In a simple tribute to innovative products born from crowdsourcing, a recent Business Pundit blog post praised crowdsourcing as a form of market data. Gerri blogged, “No matter how cool or groundbreaking the invention, your product won’t sell if you aren’t in touch with what the customer wants. Traditionally, this is dealt with by beta testing, polls, trust in an inventor’s vision, or iterating through different versions of a product to see what works best. Today, customers can choose exactly what they want – from features, to design, and even price point – through crowdsourcing.”
Crowdsourcing indeed carries in its very DNA a reflection of what the consumer wants. And it is certainly a tool that utilizes an engaged audience, often without even offering monetary compensation. But is it, or will it ever be, a replacement of the market research practice?
In one of its most inclusive definitions, “crowdsourcing” can be described as “a type of participative online activity in which an individual, an institution, a non-profit organization, or company proposes to a group of individuals of varying knowledge, heterogeneity, and number, via a flexible open call, the voluntary undertaking of a task.” * Technology has made it possible to reach a wider audience than ever before, and crowdsourcing has grown to encompass a wide variety of functions – some of which include crowd voting, wisdom of the crowd, crowd funding, and more. Brands can now quickly and easily reach consumers directly for their opinions and assistance, often without the need for a middle man.
But is this convenient ‘open call’ format for solutions and ideas a valid form of research? From a methodology standpoint, crowdsourced sample may not be illustrative of any particular target market, as it is a non-random sample of the population. As such, it is extremely vulnerable to representative biases. To name just a few, these sample biases can skew towards respondents with access to high-speed internet connections, higher education levels, higher engagement in technology, intensified interest in a particular category or in providing their opinions in general. Another methodological issue involves the validity of the data itself. Because crowdsourced research is in full public view, brands are highly vulnerable to self-reporting biases. With a lack of confidentiality or anonymity inherently built into public research, these biases can range from respondents intentionally portraying themselves in a particular manner to even intentionally providing invalid responses.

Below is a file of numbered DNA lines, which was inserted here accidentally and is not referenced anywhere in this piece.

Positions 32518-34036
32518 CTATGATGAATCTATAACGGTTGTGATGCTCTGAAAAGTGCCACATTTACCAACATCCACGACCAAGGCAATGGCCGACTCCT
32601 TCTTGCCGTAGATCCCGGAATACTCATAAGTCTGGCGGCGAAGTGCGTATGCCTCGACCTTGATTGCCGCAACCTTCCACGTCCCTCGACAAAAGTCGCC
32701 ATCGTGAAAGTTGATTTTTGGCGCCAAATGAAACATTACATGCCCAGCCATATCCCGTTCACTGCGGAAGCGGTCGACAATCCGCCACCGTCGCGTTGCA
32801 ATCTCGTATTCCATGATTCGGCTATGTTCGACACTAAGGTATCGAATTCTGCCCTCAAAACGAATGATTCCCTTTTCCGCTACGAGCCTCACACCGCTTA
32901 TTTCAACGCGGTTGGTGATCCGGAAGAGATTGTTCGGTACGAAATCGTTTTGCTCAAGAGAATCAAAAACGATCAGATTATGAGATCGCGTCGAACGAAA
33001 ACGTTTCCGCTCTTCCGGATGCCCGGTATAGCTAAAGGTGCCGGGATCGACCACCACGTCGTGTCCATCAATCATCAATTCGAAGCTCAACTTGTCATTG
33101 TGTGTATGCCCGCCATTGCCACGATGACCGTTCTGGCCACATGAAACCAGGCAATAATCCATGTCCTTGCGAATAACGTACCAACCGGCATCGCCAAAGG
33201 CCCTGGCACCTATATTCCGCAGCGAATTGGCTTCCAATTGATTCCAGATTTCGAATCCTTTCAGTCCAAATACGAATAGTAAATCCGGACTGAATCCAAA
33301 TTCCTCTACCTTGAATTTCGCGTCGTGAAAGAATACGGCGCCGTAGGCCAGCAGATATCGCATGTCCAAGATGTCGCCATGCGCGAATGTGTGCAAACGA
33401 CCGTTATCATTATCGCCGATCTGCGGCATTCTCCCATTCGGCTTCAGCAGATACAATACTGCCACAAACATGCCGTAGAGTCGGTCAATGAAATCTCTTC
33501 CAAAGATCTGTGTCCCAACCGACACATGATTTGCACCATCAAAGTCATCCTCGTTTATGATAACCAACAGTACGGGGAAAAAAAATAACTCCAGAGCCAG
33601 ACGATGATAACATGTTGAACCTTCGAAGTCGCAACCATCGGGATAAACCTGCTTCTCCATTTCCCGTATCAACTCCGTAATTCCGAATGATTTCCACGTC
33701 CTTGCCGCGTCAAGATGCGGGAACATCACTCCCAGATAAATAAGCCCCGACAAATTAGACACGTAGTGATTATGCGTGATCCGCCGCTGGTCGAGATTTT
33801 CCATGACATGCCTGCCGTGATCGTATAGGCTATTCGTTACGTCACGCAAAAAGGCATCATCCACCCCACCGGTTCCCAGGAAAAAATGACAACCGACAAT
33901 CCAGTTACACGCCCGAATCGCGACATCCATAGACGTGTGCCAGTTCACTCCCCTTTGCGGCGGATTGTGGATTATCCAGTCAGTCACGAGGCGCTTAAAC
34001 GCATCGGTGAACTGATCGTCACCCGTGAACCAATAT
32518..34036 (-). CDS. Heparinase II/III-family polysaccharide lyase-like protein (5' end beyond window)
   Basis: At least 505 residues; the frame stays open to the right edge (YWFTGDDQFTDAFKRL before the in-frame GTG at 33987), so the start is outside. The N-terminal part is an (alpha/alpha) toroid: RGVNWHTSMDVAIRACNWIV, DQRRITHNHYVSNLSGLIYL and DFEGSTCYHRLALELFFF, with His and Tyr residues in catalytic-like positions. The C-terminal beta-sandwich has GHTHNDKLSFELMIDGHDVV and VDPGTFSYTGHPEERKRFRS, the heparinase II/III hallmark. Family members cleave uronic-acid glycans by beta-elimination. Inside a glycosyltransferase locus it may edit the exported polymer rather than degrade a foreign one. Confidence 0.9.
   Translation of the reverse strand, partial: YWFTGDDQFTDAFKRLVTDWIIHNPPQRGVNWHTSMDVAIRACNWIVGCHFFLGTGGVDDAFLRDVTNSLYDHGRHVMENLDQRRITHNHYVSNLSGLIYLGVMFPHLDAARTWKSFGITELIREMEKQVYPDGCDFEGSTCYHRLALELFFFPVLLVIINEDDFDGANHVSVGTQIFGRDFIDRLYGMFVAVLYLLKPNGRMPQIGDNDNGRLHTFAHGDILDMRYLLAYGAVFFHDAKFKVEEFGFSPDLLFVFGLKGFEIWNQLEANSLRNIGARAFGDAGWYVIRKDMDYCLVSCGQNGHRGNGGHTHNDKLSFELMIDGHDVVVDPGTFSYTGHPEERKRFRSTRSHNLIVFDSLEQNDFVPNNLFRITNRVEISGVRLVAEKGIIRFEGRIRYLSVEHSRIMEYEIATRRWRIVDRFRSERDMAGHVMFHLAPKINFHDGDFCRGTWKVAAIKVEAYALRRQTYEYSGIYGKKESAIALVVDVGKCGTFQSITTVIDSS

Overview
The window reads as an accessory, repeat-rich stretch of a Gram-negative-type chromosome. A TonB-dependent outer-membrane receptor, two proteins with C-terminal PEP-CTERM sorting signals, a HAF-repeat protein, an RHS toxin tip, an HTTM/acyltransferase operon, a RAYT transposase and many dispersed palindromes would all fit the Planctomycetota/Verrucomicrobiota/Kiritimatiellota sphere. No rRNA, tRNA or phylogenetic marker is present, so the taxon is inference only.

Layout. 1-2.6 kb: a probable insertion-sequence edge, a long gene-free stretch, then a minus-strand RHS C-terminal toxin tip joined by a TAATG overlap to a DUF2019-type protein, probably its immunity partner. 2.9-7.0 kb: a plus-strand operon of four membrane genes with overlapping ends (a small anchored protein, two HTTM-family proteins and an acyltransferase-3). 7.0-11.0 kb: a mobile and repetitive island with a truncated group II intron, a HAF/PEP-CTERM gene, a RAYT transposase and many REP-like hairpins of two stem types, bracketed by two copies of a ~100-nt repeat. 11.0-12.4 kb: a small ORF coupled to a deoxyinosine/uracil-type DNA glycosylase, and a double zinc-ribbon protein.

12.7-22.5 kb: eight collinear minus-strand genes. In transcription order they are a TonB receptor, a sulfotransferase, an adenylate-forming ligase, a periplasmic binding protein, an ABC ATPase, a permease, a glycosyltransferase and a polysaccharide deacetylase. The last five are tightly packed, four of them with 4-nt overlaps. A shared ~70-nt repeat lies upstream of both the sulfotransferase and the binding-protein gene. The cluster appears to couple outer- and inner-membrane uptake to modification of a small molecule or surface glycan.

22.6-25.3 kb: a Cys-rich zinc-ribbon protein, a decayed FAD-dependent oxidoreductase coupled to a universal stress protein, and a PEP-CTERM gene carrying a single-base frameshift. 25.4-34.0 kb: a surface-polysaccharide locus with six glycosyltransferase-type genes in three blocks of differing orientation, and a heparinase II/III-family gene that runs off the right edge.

From a brand standpoint, there are also more direct concerns with using crowdsourcing as a form of market research. When research is public, the marketplace has full view of the research you’re conducting and thus privacy is nonexistent. This is, of course, a major concern for competitor imitation, but the impact on brand imagery cannot be ignored either. Once the information is out there, consumers are free to react – and without private testing, brands cannot be certain that reactions will be positive. Crowdsourcing research puts brands at risk of a snowball effect of negative word of mouth that would be near-impossible to reign in. In 2012, Mountain Dew learned this lesson the hard way when the company decided to gauge consumers’ preferences in the naming of its new apple-flavored soda via crowdsourcing. With names like “Hitler did nothing wrong” rising to the top of the leaderboard, Mountain Dew’s brand integrity was at serious risk. Not surprisingly, the company cancelled the initiative and removed the content – but the story was already trending.
Perhaps most importantly, crowdsourcing does not involve the advanced data analytics that are the very foundation of market research. Market research is devoted to the deeper interpretation of information through the use of analytical techniques, and it aims to transform complex data into relevant and usable insights. Both quantitative and qualitative methods involve systematic and objective data collection and analysis, and its range of methodologies allows its applicability to span all types of business issues and strategic initiatives. And while market research has the unique ability to reach beneath the surface to identify deeper perceptions that respondents may not be cognizant of or able to communicate verbally, crowdsourcing is by contrast limited in the depth of insight it can achieve.
Whether it be due to methodology issues, branding risk, lacking analytics, or some combination thereof, it is clear that crowdsourcing is not a replacement of traditional market research. While crowdsourcing is indeed an exciting and useful tool in the world of research, like any singular methodology its effectiveness and relevance is entirely dependent upon the task at hand. Although crowdsourcing may be a fantastic tool for identifying and fixing a bug in a software program, for example, it is not the ideal mechanism for concept testing a confidential new product. As such, it may be most beneficial to consider crowdsourcing a complement to, or component of, market research as opposed to a replacement of the practice.